Effect of cell seeding density on the mechanical and structural maturation of collagen gel-based tubular scaffolds for vascular tissue engineering

Camasao, Dimitria B (LBB/CRC-I, Dept. Min-Met-Materials Eng and CHU de Québec, Laval University, Quebec City, Canada)
Pezzoli, Daniele (LBB/CRC-I, Dept. Min-Met-Materials Eng and CHU de Québec, Laval University, Quebec City, Canada)
Loy, Caroline (LBB/CRC-I, Dept. Min-Met-Materials Eng and CHU de Québec, Laval University, Quebec City, Canada)
Levesque, Lucie (LBB/CRC-I, Dept. Min-Met-Materials Eng and CHU de Québec, Laval University, Quebec City, Canada)
Mantovani, Diego (LBB/CRC-I, Dept. Min-Met-Materials Eng and CHU de Québec, Laval University, Quebec City, Canada)


Vascular tissue engineering usually relies on the cellularization of scaffold materials with vascular cells with the ultimate aim to produce artificial living artery equivalents overcoming the drawbacks of current vascular grafts, especially for small diameter vessels. Type I collagen, main component of native vessel extracellular matrix (ECM), is a promising scaffold material owing to its favorable biological properties and to the possibility of adding cells during gel preparation. Conversely, cellularized collagen gels lack of mechanical properties, which are achieved in native vessels due to other ECM components (e.g. elastin) and to their proper structural organization. Smooth muscle cells (SMCs) populate the media layer of vascular wall and are responsible of ECM deposition and remodeling. These cells can adopt both contractile and synthetic phenotype in response to biochemical, mechanical and physical factors. When cultured in 3D systems, especially in collagen gels, SMCs are reported to shift to a more synthetic phenotype and the presence of fibroblasts also promotes a similar behavior1. In addition, SMCs compact and remodel the collagenous matrix thus increasing collagen density and construct mechanical properties. Generally, low cell seeding densities are reported in literature in collagen-based systems and the role of cell density on construct maturation has never been evaluated. In this light, herein, the influence of SMC density in cellularized tubular collagen gels on compaction, mechanical properties and gene expression was investigated.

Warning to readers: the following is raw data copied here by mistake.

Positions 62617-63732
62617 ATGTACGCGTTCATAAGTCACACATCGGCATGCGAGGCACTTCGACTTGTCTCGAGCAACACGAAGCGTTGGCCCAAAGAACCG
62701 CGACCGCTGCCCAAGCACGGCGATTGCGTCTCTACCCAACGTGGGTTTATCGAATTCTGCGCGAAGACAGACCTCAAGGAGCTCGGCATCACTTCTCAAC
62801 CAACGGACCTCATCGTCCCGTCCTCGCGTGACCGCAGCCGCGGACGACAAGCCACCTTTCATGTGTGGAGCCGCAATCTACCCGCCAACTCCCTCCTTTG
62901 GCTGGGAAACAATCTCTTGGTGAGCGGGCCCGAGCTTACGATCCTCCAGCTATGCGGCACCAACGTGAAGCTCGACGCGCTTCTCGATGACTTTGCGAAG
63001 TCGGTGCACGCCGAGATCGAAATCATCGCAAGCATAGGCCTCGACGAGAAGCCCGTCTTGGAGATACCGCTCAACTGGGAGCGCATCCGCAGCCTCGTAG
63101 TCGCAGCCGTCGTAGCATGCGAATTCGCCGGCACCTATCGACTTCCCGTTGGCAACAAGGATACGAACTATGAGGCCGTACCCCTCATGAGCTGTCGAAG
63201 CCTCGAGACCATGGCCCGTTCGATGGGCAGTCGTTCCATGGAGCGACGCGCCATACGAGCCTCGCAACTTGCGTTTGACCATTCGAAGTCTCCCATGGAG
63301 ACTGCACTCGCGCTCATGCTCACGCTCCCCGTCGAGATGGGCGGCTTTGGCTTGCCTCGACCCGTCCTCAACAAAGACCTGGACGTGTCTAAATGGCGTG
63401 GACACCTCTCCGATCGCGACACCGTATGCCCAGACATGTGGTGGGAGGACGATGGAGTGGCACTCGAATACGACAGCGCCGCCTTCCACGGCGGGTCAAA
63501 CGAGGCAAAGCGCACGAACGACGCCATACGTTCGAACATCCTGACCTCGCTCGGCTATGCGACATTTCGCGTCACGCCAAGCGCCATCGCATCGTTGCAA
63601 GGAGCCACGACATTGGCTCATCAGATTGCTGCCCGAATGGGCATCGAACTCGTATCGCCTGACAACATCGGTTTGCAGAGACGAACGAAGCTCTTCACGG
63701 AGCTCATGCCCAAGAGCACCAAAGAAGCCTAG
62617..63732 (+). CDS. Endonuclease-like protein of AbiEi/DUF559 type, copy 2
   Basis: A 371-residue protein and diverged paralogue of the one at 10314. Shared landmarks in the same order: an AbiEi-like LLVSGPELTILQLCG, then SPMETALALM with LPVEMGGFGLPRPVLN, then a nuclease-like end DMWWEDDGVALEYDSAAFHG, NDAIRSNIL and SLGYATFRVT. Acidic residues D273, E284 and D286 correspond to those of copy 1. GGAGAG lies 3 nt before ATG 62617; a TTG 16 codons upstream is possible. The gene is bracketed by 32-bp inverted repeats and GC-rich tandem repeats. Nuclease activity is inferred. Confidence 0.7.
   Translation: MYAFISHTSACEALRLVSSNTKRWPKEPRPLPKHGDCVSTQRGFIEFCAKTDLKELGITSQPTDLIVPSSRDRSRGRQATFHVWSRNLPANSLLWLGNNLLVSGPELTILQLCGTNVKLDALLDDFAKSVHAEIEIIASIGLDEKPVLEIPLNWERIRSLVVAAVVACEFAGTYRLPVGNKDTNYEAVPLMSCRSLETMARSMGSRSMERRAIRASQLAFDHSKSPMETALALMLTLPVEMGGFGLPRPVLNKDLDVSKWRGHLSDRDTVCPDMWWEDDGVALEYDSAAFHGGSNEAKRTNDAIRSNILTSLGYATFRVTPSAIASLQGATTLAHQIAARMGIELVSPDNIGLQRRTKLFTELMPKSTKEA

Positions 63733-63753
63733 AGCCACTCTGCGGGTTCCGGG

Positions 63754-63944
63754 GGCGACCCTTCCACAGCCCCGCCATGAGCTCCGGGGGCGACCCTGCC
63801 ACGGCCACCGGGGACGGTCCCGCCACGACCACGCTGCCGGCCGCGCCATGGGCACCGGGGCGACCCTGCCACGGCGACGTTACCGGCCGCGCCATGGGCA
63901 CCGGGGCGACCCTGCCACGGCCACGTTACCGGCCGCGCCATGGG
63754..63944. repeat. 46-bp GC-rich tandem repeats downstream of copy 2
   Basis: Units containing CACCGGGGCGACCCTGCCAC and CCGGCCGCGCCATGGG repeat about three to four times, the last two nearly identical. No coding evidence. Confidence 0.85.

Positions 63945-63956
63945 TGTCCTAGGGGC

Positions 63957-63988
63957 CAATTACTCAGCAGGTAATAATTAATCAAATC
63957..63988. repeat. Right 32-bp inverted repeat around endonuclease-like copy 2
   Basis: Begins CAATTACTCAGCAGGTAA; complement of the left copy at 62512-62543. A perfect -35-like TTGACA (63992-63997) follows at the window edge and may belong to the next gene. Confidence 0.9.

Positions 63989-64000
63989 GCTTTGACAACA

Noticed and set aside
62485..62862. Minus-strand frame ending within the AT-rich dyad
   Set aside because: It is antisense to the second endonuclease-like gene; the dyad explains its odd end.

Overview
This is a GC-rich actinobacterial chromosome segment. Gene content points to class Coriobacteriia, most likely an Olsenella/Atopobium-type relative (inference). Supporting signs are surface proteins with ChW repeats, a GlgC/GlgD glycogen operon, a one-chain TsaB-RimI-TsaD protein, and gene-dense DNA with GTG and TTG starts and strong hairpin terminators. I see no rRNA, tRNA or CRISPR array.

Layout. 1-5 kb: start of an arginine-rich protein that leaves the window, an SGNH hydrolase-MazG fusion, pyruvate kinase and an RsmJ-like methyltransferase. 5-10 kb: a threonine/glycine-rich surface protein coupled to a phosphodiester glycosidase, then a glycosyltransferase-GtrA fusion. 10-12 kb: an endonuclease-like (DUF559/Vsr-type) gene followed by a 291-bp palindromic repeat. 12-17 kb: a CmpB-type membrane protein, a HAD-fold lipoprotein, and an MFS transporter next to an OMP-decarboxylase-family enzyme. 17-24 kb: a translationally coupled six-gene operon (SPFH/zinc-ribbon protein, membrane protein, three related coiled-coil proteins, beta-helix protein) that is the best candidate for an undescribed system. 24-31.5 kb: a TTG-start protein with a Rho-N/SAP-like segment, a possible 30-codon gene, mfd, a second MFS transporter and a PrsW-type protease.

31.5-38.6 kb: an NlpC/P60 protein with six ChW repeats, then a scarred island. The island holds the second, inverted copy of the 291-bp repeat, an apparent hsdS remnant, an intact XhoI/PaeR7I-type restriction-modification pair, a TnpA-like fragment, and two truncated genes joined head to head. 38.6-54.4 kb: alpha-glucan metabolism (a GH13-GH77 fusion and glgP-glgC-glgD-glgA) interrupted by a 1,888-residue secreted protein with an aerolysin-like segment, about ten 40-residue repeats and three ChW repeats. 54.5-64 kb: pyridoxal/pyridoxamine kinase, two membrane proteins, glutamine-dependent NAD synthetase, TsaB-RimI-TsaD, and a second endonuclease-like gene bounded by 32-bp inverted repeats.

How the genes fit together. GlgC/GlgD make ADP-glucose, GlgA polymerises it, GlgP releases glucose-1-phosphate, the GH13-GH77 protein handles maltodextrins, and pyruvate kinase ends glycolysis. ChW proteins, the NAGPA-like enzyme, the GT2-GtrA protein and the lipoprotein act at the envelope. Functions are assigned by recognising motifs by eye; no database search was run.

Materials and Methods

Human umbilical SMCs (HUASMCs) were grown in Dulbecco's Modified Eagle Medium (DMEM) supplemented with 10% of FBS, 1% of PenStrep, 0.05% insulin, 0.1% EGF and 0.1% FGF. Collagen type I was extracted from rat tail tendon, solubilized in acetic acid (0.02N) at 4mg/mL according to a protocol previously reported1. Cell-seeded collagen gels were prepared by mixing the collagen solution with a basic stock solution (60nM NaOH, 3.4X DMEM and 80mM Hepes) and cell suspensions in complete medium (DMEM supplemented with 10% of FBS and 1% of PenStrep) to final cell densities of 0.5, 1.5 and 4.5×106 cells/mL. The final solution was poured in tubular molds and left 1 hour at r.t. to allow gelification before addition of complete medium and incubation at 37oC. The mechanical properties were evaluated through circumferential stress-relaxation tests (5 progressive stress-relaxation cycles of 10% strain) and the equilibrium elastic modulus EEq was calculated. For IHC, samples were fixed in 3.7% formaldehyde, embedded in paraffin and cut in sections of 10 μm. Deparaffinised sections were stained by a Masson's trichrome procedure. Weigert's iron hematoxylin, acid fuchsin with xylidine ponceau and light green SF yellowfish were used to stain nuclei (dark brown), cytoplasm (red) and collagen (green), respectively. For real time PCR, RNA was isolated from constructs using TRIzol® reagent and retrotranscribed to cDNA (QuantiTect® RT kit). Real-time PCR was performed using the TaqMan® Gene Expression assay for GAPDH as an endogenous control, collagen, elastin and calponin. All the analyses were performed after 1, 3 and 7 days of static maturation. Comparisons among groups were performed by one-way ANOVA with post-hoc Tukey test. Significance was retained when 0.05>p.